More on Dempa 2ch (famous social networking site in Japan) and even a community started that is anti-Flyjin in the Japanese community:

Point? See?The fool who ran away have screwed things up not just for themselves... regardless of their excuses. Denial is not just a river in Egypt.


Kevin Riley said...

Good to see the repercussions hitting someone who deserves it. Thanks for reporting Mike.

Anonymous said...

The worst part is how many, in my circle at least, don't seem to even realize the trust lost or damage done, they're just completely oblivious! Very frustrating.

Anonymous said...

As usual, this is Ground Zero for mass generalizations. A disproportionate number of Japanese left too and everybody, Japanese or foreign, left for their own reasons. One more, you sound like a self-righetous bore.

More worryingly, you seem giddy on promoting a word that has its roots in historical racism. It's a derogatory, bigoted word/ idea that you as a foreigner should not embrace. Seems like you've lost your perspective. Maybe you should get out of the country a little while. You know, take a vacation.

Poots said...

I think that your ‘Flyjin’ should be expanded to include those foreigners that did not GO TO Japan in the aftermath of the tsunami that SHOULD HAVE!

For instance why has the CEO of GE – Jeff Immelt – not flown to Tokyo to demonstrate his confidence in the GE nuclear reactors and to see what he and his company can do to help?

From what I’ve been reading the actual design of these GE reactors is a bit controversial, but we all know how contracts for these things are actually awarded in the real world. In the real world large companies simply buy-off enough US Congressmen that they will then be able to use their influence to strong-arm the governments of other countries to award the companies that bought them off contracts that they would not otherwise have won in a fair and open market.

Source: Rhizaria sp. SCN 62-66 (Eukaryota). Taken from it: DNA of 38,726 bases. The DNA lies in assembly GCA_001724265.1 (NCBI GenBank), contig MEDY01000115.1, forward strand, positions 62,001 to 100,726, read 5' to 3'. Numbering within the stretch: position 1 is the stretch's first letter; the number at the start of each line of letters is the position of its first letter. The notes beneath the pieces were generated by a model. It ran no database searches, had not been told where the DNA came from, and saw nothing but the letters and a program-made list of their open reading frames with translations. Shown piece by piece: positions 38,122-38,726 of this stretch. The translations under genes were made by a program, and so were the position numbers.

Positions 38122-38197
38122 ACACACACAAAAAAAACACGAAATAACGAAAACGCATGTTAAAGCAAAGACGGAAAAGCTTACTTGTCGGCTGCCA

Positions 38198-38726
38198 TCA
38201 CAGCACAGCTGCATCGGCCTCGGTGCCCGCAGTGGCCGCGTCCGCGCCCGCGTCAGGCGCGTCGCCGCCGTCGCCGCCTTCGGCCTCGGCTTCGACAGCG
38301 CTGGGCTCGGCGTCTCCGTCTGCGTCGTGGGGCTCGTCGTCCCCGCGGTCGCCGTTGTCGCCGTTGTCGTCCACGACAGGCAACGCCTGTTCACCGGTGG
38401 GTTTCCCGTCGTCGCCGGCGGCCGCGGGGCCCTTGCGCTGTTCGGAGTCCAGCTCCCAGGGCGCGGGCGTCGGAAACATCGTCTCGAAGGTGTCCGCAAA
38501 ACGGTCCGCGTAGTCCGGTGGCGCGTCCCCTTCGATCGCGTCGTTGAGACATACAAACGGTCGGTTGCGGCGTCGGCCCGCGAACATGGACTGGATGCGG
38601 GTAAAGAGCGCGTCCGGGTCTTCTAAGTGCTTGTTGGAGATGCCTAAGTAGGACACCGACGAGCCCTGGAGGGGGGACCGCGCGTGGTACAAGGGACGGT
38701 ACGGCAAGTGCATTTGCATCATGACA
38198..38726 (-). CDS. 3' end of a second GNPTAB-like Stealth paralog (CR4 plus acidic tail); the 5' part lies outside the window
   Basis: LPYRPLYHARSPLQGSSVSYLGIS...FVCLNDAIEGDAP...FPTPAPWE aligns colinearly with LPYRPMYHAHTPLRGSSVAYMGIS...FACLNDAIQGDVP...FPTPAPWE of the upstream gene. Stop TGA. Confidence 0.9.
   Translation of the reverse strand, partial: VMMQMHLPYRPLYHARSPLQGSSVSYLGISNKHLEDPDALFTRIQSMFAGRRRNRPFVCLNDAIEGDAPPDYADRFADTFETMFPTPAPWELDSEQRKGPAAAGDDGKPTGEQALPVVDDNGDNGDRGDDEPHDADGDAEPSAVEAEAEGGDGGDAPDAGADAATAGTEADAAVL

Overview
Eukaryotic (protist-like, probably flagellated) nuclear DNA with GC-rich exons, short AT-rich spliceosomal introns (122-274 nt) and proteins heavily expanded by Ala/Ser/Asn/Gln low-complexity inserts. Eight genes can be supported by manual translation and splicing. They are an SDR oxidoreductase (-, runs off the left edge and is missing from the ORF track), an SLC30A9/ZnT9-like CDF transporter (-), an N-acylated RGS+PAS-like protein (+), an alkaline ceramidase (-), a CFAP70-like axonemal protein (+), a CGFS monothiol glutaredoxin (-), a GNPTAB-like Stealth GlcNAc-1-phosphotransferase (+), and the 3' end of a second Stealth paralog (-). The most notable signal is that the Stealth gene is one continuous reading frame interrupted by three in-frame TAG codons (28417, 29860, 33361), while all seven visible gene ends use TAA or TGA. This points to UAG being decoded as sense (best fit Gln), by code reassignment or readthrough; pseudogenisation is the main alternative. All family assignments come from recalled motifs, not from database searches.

So where is Jeff Immelt?

And where is the US Secretary of State Hillary Clinton? She is always on-the-spot with cameras rolling in troubled areas of the world where the US has absolutely no business meddling. How come she isn’t in Tokyo offering her reassurances that the GE design is actually a good one and offering to help?

Where is Hillary?

There’s no point in even mentioning President Obama’s absence since I already mentioned Jeff Immelt. Barry is owned lock-stock-and barrel by GE. GE got the first of the taxpayer stolen payoffs and has now rewarded us all with a zero tax payment on billions in profits. Paying taxes is for us ‘little people.’

Think I’m exaggerating Jeff Immelt’s ownership of Mr. Change-You-Can-Believe-In? How else do you explain Obama’s naming Immelt as his chairman for the council on US job creation? This is the same Jeff Immelt that has made absolutely no pretense about his commitment to outsource as many American jobs as possible to China.

Can you say Barry-The-Puppet? And that’s a hand puppet - just so you get the true visual about exactly where Immelt’s hand is…

As to the sleaze that fled your country I can only say that I wish we didn’t have to get them back here in the US either. They foul the air wherever they go. Hopefully they will relocate to Washington DC where their personal stench will blend right in..

I have faith though that the Japanese people and your nation will survive this catastrophe as you have always survived any and all adversity and that you will once again lick your wounds, rebuild your nation, reconsider your friends, and continue on in your proud traditions.

My thoughts and prayers are with you all in your hours of sorrow and need.

Steve ‘Poots’ Candidus

Anonymous said...

re 2:31 AM